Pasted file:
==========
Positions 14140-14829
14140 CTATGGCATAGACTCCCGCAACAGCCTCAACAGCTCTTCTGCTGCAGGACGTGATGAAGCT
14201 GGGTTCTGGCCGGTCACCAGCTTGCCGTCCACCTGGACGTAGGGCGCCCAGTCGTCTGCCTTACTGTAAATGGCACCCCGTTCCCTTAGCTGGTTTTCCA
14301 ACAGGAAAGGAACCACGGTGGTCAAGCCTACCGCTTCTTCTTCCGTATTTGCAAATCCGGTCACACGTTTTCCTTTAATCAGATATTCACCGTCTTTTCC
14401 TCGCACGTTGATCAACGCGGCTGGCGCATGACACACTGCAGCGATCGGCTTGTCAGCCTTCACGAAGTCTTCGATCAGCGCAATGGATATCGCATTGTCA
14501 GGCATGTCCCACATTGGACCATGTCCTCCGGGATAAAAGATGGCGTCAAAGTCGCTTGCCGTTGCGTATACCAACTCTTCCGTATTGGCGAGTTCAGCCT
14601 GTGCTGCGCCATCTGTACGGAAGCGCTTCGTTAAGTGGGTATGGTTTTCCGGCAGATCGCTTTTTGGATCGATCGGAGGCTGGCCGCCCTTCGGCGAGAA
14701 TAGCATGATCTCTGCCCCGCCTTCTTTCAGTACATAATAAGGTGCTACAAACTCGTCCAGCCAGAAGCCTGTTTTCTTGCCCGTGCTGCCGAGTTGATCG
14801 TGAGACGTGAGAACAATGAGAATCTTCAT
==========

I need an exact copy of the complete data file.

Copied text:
Positions 14140-14829
14140 CTATGGCATAGACTCCCGCAACAGCCTCAACAGCTCTTCTGCTGCAGGACGTGATGAAGCT
14201 GGGTTCTGGCCGGTCACCAGCTTGCCGTCCACCTGGACGTAGGGCGCCCAGTCGTCTGCCTTACTGTAAATGGCACCCCGTTCCCTTAGCTGGTTTTCCA
14301 ACAGGAAAGGAACCACGGTGGTCAAGCCTACCGCTTCTTCTTCCGTATTTGCAAATCCGGTCACACGTTTTCCTTTAATCAGATATTCACCGTCTTTTCC
14401 TCGCACGTTGATCAACGCGGCTGGCGCATGACACACTGCAGCGATCGGCTTGTCAGCCTTCACGAAGTCTTCGATCAGCGCAATGGATATCGCATTGTCA
14501 GGCATGTCCCACATTGGACCATGTCCTCCGGGATAAAAGATGGCGTCAAAGTCGCTTGCCGTTGCGTATACCAACTCTTCCGTATTGGCGAGTTCAGCCT
14601 GTGCTGCGCCATCTGTACGGAAGCGCTTCGTTAAGTGGGTATGGTTTTCCGGCAGATCGCTTTTTGGATCGATCGGAGGCTGGCCGCCCTTCGGCGAGAA
14701 TAGCATGATCTCTGCCCCGCCTTCTTTCAGTACATAATAAGGTGCTACAAACTCGTCCAGCCAGAAGCCTGTTTTCTTGCCCGTGCTGCCGAGTTGATCG
14801 TGAGACGTGAGAACAATGAGAATCTTCAT